Which type of geospatial developer type are you?

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In a recently published book called Skill Up: A Software Developer Guide to Life and Career, author Jordan Hudgens distinguishes five types of software developers. This makes it easier for developers to narrow their focus on what type of developer they want to be in coming years.

Now let´s continue this line of thought with regards to geospatial developers, meaning developers with a geospatial background. What do these developer types mean to them, and what languages and frameworks are at their disposal?

  1. The server-side developer.
    As explained by Hudgens in his book, server-side specialists spend most of their time working on building and implementing algorithms that enable programs to work properly. Programming languages that are required for this layer of the development stack are Ruby, Python, Java, or C++. I would add .NET to this list with regards to GIS, as Esri-based GIS applications run on Windows-only. There are great opportunities for GIS developers in the area of server-side development, but be aware of the complexity of a language such as Java compared to Ruby and Python. The latter two are much easier to learn (assuming these are your first steps into programming). Knowledge of various spatial databases is also recommended here.
  2. The front-end developer.
    Web GIS has really taken off over the last few years, and there are now many mapping APIs on the market to build your own applications with. Think of MapBox, Carto, QGIS and, more recently, Esri’s mapping APIs and SDKs. In short, frontend development is definitely a great area for GIS developers to be active in.The days are over when frontend development was all about HTML and CSS for making a website look pretty. Modern frontend development is about mastering client-side frameworks, such as Angular and React: these are JavaScript frameworks that are completely rendered in the browser. Now that people spend more time online than ever before, you can imagine that the end is not yet in sight for frontend developers.
  3. The mobile developer.
    Mobile GIS may not be as big as desktop GIS (at least not in terms of GIS analysis), but it is certainly an area where interesting things are happening, especially when you look at mobile map apps. Nowadays, the mobile development field is easier to enter than it used to be, thanks to JavaScript frameworks that enable developers to build applications that behave like native smartphone applications.While it seems that mobile app-creation already reached its peak a few years ago, there´s still a big market potential for good mobile apps that use maps. Cartographic knowledge combined with the right coding skills can be very handy here.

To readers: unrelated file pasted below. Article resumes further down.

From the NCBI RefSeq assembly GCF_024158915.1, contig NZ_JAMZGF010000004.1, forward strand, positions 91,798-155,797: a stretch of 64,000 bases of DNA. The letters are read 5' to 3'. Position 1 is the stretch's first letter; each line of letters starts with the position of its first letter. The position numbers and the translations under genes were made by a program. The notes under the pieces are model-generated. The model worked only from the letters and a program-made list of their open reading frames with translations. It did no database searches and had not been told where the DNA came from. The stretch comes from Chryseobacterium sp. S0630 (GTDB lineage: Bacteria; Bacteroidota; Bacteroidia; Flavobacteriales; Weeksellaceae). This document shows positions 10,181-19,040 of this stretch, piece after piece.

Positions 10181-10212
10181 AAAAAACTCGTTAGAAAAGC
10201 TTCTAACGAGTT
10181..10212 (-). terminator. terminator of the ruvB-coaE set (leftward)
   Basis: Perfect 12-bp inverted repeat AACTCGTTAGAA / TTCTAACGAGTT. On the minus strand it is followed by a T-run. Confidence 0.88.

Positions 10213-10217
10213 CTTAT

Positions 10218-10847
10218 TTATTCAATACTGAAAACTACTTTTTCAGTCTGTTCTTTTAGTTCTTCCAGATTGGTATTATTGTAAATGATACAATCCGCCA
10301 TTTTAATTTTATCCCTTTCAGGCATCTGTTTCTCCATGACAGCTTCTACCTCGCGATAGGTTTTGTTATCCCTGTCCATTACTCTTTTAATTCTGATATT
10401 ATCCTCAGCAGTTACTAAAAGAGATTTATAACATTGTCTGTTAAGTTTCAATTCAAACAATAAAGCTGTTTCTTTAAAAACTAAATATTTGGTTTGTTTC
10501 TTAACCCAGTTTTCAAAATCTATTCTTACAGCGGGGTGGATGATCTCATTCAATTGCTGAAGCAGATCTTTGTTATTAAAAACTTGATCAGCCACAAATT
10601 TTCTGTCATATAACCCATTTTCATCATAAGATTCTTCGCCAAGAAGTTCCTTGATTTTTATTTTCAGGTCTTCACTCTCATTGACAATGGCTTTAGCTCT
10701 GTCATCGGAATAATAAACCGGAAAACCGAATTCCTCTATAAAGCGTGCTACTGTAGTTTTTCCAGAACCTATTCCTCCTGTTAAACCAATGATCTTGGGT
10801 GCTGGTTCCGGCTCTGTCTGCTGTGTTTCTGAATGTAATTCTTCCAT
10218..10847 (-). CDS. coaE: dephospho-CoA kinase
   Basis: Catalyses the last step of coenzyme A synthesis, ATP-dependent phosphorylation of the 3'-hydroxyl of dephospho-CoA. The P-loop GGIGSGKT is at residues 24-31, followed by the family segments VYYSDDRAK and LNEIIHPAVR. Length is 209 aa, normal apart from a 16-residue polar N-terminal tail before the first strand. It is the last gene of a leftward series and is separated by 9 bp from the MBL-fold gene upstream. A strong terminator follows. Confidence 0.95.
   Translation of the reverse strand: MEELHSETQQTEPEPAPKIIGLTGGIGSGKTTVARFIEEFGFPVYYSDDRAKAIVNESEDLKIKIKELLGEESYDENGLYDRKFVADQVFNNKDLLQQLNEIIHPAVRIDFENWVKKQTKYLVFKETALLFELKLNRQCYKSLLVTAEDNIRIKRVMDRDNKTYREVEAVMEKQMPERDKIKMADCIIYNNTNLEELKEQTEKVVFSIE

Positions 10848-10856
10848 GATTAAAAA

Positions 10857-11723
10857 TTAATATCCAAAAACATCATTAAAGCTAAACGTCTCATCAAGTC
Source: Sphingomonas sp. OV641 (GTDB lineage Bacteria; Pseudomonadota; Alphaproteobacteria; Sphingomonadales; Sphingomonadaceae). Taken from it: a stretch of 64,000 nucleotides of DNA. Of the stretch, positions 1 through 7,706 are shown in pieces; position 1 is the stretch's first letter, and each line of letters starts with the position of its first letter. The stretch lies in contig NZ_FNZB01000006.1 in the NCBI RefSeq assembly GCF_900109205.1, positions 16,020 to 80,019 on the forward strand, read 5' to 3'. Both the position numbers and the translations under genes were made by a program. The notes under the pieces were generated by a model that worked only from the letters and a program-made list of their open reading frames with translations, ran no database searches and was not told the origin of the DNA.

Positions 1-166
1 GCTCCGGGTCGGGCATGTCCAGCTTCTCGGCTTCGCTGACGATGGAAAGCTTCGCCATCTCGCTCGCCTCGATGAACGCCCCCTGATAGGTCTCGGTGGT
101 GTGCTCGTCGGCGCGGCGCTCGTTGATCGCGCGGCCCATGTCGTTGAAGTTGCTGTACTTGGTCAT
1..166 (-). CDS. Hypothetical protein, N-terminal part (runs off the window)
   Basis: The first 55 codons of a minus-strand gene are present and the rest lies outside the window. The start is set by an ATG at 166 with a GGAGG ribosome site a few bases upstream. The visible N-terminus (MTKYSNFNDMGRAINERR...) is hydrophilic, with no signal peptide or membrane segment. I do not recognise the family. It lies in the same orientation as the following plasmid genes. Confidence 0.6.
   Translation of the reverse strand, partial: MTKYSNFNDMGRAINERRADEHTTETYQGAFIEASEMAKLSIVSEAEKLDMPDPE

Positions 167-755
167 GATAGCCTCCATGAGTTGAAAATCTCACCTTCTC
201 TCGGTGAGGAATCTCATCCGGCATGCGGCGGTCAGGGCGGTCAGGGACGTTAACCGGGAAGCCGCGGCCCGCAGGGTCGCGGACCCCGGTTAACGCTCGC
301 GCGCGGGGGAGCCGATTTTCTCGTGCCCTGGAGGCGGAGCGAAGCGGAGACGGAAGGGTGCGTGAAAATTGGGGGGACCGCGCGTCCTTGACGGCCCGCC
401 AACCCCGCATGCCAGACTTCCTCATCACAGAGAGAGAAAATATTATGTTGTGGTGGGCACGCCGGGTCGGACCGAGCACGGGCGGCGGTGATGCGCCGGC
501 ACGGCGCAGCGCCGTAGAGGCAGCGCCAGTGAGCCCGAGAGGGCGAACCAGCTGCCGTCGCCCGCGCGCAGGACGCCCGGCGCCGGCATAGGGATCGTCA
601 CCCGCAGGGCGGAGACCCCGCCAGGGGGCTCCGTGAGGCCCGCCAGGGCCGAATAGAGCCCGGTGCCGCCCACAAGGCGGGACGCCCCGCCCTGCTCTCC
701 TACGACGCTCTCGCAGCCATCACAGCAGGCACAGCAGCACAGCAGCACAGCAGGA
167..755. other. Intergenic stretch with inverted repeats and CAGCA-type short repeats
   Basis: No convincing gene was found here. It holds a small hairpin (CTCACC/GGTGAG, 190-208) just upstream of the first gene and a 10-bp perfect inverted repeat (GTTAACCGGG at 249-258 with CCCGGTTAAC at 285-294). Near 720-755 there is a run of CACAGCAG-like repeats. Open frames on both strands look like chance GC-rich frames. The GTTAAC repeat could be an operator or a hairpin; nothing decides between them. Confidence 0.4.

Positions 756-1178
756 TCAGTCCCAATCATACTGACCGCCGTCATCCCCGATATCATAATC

4. The full-stack developer.
    Full-stack development requires all of the above: server-side development, front-end, and mobile technology. For GIS developers, this means you have to know all three, which is not always possible.With regards to GIS developers, there are opportunities in all three areas but if you look at GIS developer jobs, you will probably see more jobs targeted at frontend and/or backend developers than full-stack developers with GIS skills and knowledge. Becoming a full-stack GIS developer is probably something of a long-term career option. If you´re just starting out as a developer, choose any of the other options and fill in the gaps later.
  5. The data scientist.
    If you like working with (spatial) data, perform data analysis either directly inside of a GIS or through Python or R (or even big data analysis through cloud ecosystems), this is a great field to be in. You can also automate workflows or create Python or R scripts and maybe use Jupyter notebooks to share your work with others. You don´t have to build web-based applications as a geospatial developer, as the data science requires a whole different set of skills in order to be successful.

Source: “Skill Up: A Software Developer’s Guide to Life and Career” by Jordan Hudgens (Packt Publishing, July 2017).

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About Author

Eric van Rees

Eric van Rees is a freelance writer and editor. His specialty is GIS technology. He has more than nine years of proven expertise in editing, writing and interviewing as editor and editor-in-chief for the international geospatial publication GeoInformatics, as well as GIS Magazine and CAD Magazine, both published in Dutch. Currently, he writes about geospatial technology, programming and web development.

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